Travel and Adventure

The art of island driving

The roads on Tortola are not for the fainthearted, in fact when you first arrive on the island they are absolutely terrifying! It’s pretty difficult to get lost on the island as there are really only two roads to go on to get from one side to the other. The ridge road runs along the top of the island giving spectacular views of Road Town, the lush green mountains, powdery white beaches and the neighbouring islands. The bottom road runs alongside the coast where you get to hear the waves crashing, feel a cool sea breeze and watch the boats sailing in the distance.

Driving on the island is not particularly a pleasant experience, in fact it’s pretty hair raising every time you get behind the wheel. Here are a few pointers for anybody new to island driving : –

  • Firstly, they drive on the left hand side of the road and the majority of the cars are left hand drive.
  • Everybody drives like a wannabe Formula One driver. They race along the roads at great speed, overtake around blind corners and drive so close up your backside they may as well be in the boot of your car. Driving is the only thing the natives do quickly on the island.
  • Indicators are never used, which makes junctions and roundabouts a great guessing game.
  • Hitchhiking is the norm here. A lot of people don’t own their own cars and there is no public transport. Hitchhiking is a daily commute for a lot of people getting to work and school.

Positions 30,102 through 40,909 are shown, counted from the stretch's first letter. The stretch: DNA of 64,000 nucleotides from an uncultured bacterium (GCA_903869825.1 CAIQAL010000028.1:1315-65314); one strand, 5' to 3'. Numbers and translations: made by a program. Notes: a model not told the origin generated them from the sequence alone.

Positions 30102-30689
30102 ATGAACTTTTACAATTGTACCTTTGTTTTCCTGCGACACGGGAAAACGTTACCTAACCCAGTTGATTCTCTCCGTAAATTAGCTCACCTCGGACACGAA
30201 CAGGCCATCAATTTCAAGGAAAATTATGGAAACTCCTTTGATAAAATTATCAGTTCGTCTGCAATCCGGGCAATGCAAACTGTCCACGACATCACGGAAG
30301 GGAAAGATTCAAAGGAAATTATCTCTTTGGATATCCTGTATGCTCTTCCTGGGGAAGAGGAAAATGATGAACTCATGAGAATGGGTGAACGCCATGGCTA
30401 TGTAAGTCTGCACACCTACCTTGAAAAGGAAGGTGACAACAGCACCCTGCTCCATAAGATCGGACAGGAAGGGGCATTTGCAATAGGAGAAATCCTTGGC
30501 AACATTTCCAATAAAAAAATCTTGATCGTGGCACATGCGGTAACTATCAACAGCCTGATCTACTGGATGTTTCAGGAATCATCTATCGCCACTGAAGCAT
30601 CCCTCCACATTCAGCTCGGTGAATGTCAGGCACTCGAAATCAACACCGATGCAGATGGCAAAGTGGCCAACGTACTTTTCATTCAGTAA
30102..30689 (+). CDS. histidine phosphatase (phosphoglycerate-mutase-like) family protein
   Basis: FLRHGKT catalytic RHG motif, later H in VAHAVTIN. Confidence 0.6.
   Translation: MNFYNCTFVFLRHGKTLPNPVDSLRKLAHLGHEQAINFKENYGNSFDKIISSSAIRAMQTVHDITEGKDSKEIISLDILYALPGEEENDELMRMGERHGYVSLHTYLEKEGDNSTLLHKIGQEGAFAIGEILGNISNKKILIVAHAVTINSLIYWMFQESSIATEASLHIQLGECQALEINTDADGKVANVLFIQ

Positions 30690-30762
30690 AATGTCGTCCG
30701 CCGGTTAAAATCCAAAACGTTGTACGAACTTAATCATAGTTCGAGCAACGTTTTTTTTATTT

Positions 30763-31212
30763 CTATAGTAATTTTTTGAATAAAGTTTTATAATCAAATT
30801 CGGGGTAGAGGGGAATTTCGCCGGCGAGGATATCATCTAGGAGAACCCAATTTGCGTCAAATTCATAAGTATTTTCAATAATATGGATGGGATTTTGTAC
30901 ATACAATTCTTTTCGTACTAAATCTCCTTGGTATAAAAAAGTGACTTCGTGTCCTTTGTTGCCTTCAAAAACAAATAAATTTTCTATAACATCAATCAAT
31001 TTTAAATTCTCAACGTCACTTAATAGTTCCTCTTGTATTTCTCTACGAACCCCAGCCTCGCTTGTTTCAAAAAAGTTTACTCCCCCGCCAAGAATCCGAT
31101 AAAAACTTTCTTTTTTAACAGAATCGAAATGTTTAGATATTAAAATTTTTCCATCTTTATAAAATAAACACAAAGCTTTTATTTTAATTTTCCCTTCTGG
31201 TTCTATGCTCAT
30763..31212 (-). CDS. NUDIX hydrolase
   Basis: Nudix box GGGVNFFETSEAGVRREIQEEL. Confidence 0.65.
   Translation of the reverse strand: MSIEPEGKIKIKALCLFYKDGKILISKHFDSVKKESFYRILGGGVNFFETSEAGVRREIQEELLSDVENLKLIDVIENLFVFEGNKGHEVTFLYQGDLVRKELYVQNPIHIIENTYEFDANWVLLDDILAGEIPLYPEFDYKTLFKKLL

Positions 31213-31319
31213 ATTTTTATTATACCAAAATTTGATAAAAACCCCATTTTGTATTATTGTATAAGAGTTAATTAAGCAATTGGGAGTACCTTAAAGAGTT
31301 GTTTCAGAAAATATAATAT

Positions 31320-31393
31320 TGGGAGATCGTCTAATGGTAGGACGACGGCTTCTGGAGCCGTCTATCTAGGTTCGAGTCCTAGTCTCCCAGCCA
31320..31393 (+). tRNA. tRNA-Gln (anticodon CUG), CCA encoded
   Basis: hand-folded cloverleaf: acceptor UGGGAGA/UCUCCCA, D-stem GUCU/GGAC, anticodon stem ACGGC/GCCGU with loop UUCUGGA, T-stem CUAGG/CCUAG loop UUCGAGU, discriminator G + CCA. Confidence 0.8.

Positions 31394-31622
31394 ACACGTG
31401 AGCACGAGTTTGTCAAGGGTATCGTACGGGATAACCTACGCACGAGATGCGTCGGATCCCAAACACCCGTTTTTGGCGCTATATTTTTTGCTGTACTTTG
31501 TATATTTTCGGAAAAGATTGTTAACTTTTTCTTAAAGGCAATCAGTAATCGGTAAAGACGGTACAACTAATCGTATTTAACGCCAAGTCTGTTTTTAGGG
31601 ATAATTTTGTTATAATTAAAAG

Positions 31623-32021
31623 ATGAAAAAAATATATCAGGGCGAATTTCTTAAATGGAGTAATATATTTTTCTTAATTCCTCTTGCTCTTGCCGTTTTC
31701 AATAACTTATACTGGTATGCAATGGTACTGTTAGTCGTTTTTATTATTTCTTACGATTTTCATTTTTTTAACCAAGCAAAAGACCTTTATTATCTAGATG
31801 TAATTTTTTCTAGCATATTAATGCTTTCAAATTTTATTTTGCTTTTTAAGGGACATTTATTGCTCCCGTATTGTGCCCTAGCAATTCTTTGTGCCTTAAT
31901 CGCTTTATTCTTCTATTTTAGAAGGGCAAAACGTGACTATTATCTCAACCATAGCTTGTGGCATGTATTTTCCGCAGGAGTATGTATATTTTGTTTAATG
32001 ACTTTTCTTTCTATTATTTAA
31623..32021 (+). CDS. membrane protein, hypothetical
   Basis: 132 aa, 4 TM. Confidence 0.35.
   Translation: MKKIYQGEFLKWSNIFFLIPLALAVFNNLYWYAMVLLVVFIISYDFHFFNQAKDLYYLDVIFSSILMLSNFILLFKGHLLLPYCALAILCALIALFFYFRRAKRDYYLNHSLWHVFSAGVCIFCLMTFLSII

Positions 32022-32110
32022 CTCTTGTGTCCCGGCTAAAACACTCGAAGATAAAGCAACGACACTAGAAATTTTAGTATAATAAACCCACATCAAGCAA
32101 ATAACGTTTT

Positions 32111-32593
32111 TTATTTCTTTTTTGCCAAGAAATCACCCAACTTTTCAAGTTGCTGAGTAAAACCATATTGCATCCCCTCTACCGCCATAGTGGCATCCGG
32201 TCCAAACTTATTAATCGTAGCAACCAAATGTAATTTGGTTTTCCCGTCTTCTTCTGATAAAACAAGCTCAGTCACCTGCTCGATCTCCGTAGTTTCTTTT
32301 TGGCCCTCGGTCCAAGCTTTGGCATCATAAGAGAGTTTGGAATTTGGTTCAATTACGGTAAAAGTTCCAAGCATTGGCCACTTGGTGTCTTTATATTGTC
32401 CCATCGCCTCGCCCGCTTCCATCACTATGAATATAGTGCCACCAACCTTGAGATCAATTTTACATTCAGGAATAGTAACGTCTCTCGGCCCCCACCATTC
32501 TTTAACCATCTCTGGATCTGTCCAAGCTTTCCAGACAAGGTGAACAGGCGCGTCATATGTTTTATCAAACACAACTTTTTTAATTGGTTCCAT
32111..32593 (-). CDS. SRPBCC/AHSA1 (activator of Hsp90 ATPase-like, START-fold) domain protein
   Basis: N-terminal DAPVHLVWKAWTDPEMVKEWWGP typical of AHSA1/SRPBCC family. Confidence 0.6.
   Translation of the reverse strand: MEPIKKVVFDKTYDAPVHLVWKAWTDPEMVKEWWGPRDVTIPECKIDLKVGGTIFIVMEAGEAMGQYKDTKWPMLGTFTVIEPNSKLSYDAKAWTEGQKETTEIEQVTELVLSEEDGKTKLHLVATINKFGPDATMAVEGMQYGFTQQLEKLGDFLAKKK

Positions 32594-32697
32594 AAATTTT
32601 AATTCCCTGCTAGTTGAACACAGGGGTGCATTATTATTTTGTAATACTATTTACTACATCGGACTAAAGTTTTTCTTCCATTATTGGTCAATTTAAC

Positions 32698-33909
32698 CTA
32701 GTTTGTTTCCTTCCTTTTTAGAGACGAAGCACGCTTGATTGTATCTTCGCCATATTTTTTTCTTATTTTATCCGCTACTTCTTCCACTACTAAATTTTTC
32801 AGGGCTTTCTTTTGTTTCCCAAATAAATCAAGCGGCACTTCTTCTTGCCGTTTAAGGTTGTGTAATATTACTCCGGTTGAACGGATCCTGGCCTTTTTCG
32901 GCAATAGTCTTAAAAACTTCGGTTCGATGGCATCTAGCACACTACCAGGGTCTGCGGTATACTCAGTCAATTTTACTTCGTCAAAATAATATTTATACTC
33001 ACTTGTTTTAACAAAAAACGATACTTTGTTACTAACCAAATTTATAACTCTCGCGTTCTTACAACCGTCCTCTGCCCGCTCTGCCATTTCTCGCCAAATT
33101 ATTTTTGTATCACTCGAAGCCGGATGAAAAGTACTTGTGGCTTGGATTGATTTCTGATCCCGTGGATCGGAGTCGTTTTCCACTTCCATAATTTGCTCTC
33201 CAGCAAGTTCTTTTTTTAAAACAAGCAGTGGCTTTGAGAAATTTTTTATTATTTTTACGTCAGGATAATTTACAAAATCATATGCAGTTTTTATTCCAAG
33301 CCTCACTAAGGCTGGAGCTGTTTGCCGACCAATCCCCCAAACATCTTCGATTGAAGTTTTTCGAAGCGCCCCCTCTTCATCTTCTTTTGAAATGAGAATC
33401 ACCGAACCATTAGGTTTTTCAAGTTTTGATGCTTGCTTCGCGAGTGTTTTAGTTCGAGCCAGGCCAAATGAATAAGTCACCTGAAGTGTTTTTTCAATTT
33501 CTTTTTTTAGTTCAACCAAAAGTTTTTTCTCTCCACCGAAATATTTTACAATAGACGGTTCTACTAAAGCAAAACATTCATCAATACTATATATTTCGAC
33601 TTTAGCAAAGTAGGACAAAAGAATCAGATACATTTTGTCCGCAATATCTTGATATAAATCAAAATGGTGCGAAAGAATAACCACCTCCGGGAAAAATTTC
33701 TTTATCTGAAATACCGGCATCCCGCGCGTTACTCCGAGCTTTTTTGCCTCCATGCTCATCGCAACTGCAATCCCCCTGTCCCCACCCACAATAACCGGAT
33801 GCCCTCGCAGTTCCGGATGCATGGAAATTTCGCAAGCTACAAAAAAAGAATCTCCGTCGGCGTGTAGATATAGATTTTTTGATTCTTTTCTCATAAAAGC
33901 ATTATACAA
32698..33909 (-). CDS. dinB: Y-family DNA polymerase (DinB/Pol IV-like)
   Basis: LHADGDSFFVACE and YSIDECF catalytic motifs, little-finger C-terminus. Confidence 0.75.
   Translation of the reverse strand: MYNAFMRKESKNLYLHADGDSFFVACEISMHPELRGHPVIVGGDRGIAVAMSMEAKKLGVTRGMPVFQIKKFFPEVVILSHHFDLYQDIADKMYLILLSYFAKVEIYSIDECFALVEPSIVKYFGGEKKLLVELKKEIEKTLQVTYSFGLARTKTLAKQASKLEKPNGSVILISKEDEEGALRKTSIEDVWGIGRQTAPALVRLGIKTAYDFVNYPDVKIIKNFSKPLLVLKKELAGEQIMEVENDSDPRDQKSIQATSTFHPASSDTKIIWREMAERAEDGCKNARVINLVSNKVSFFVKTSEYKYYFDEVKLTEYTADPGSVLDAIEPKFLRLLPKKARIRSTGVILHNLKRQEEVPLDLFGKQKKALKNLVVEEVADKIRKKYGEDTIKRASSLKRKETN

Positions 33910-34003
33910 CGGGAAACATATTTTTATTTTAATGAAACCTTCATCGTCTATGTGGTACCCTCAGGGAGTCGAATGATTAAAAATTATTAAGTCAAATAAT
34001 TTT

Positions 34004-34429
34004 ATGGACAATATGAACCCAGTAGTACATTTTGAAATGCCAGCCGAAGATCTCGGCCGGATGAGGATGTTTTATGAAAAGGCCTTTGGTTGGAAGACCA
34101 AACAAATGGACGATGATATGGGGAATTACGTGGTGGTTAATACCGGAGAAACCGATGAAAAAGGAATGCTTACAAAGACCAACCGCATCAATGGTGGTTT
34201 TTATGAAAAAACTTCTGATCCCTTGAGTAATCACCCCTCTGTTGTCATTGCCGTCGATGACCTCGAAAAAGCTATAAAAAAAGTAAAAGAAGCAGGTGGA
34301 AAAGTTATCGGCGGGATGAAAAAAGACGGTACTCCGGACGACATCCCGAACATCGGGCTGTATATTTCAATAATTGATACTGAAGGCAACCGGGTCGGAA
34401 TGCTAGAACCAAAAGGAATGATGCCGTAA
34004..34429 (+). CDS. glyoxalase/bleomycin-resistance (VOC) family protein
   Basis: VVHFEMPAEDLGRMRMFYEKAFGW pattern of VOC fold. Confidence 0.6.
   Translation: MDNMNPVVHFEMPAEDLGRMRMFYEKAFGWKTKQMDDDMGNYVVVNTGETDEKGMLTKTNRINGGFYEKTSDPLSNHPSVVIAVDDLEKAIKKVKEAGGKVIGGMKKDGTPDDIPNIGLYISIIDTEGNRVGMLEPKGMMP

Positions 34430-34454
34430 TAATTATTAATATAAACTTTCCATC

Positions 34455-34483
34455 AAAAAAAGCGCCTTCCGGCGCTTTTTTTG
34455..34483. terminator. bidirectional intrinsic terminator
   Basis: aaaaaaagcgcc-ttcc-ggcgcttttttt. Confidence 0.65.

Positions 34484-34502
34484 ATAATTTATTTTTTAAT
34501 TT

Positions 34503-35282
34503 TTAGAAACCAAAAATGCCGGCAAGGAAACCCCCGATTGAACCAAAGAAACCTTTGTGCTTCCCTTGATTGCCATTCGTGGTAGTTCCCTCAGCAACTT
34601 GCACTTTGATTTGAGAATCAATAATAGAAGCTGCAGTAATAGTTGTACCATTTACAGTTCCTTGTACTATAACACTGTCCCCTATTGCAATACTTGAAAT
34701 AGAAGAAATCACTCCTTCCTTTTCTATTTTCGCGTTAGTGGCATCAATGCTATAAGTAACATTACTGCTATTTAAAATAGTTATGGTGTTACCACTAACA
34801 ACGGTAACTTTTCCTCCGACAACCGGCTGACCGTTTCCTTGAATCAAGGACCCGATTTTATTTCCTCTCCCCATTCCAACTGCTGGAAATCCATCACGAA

• Horns are used on a frequent basis, normally to give way, say hi to friends, to thank someone, to say how bad somebody’s driving is and to attempt to pick up the ladies.
  • Parking is a free for all. You don’t need to park in bays, just abandon your car anywhere on the side of the road. You can even park right behind someone who is in a bay and block them while you go shopping for half the day!
  • Potholes are everywhere, most people swerve to avoid them and almost crash into  oncoming traffic as they are doing so.
  • Drivers stop literally anywhere and at any point. They don’t give you any indication they are slowing down or stopping to drop a friend off, again another great guessing game!
  • Most speed bumps are no longer marked causing you to fly off into the air at speed.
  • The majority of island cars are not roadworthy. They drive around with no bumpers, smashed windscreens, no mirrors, broken lights. As long as it has an engine and four wheels, it’s good to go.
  • It’s illegal to drive drunk, but not illegal to drink whilst driving.
  • Take care to avoid the dogs, chickens, lizards, goats, sheep and cows all roaming around the roads.
  • Make sure you have a car with enough power to get up those steep hills and hairpin turns. They are terrifying and almost make your palms sweat.

Unfortunately living and driving on the island definitely takes its toll on your car. New brakes are needed almost every month, steering fluid is required on a regular basis due to the amount of switchbacks on the roads and your paintwork takes a beating due to the sun and salty sea air. We are already on our second car in 3 years. Sadly our beloved Jimny is no more, however our Jeep wrangler has the best 4×4 and eats up the hills.

Driving here takes a while to get used to, but once you’ve memorized where all the potholes are, have reflexes like a cat to avoid collisions and mastered the art of driving at a 90 degree angle, you’ll be proud of your new skill set.

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